There's such a fine, fine line between a groove and a rut, isn't there? I think we're doing okay, although there are a few weird moments in each day that cause me to question our decision not to pursue development of a child-safe tranquilizer gun. Small doses at supper would make the meal infinitely less stressful. Larger doses around, oh, say one or two in the afternoon would create a lovely naptime reprieve. And if we could add an infant/puppy dose, oh, the things we could accomplish after supper!
Alas, that's not how God intended life to go. And it's good. Even when your children try to make their siblings laugh with milk in their mouths (and succeed...) Even when, among the four children, someone is awake 24 hours a day (two someones, since that necessitates a partially responsible adult to monitor the activity and/or gas level of alert child...) Even when the toddler is sporting a goose-egg atop a goose-egg and if you lay him down, his profile is beginning to resemble the Grand Tetons.
Yes, even with all of that, and the countless other, "OK, who thought that was a good idea?" moments, it's still not a rut. It's a groove. It's the choppy flow of life's rapids and the winding curves that bring new adventure around each corner. It's what makes you turn to your spouse with a big, maniac grin and shout over the din, "Hold on! This one's gonna be fun!"
And thankfully, those are just moments in the day. They don't comprise the entire day (well, not every day, anyway). Interspersed among the chaotic, hair-pulling, milk sopping, diaper blowing moments are the other ones, the pay off. That's where you discover that your eldest child has a phenomenal grasp of the absurd, and a great sense of humor that you really, truly enjoy. It's in those spaces between the grooves (ruts?) that you see your second child cuddling and singing to one of his siblings, rocking her to sleep, gently kissing her brow, and you realize his dragon-slaying nature is also very deeply rooted in the home. If you look at your toddler between the "no's" and the fits, you see a happy, silly little guy who loves to dance nekkid in the living room, thinks the greatest thrill in life is to make his brothers smile, and gives tremendous spontaneous hugs for no apparent reason other than that he loves you more than anything. And at the end of the day, when everyone is tucked in, read to, kissed and hugged, and you curl up with the baby, you realize the potential yet to be released in this little life, too.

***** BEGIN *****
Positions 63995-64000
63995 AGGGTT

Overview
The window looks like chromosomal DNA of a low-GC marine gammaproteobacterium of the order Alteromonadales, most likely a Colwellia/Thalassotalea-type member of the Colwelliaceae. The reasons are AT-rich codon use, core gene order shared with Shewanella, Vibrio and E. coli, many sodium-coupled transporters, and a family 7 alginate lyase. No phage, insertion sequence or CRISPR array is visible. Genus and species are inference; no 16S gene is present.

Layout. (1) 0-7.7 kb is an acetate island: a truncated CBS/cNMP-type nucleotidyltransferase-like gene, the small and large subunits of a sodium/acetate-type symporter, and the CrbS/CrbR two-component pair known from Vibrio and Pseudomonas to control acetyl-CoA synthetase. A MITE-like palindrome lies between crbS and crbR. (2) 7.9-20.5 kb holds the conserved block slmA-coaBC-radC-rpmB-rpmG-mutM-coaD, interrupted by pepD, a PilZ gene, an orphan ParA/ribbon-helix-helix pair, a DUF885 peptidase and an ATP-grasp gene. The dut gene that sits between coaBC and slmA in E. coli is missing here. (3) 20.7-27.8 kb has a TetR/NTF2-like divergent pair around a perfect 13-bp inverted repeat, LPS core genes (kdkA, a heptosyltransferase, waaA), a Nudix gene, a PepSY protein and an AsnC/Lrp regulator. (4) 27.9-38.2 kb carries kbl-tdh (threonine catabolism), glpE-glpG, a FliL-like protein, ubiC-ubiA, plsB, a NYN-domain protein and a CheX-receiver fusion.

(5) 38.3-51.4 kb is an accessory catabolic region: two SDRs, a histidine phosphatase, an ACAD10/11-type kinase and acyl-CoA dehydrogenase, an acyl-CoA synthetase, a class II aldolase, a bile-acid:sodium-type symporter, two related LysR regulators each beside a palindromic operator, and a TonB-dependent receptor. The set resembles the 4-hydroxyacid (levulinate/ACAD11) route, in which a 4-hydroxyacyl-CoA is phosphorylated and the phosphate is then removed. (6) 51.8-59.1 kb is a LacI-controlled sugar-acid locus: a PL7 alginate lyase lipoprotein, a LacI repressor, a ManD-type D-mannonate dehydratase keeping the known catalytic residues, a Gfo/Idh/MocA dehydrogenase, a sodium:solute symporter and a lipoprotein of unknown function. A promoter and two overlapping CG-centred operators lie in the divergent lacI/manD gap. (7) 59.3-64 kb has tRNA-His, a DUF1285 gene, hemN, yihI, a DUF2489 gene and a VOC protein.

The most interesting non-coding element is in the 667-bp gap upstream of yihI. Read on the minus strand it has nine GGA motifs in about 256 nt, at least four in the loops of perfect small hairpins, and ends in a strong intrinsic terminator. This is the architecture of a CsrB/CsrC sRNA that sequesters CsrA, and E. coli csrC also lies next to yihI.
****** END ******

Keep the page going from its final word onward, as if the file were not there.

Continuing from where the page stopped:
I can't say if we're accomplishing much, or not. It doesn't matter. We're enjoying the trip, riding the rapids, laughing at the spray, and teaching our little ones to navigate the waters themselves. Sometimes they throw an oar overboard and we look at each other in total astonishment, wondering what we're doing wrong. Then we realize, we aren't doing anything wrong. They're little. They do that. That is why we're here. With spare oars, big hugs, and the ability to show them how to use the oar and why it shouldn't be tossed overboard. When the river widens, we enjoy a break on the beach, pick flowers, tell stories, enjoy the view.
And just think, when it's all said and done, in the end, we get to kick back in the fully customized houseboat and watch them wonder why their little one just tossed an oar at his brother's head! We'll know, and we'll know it'll be okay, too, because we recognize a good groove when we see it.
Oh, yes, kiss those babies!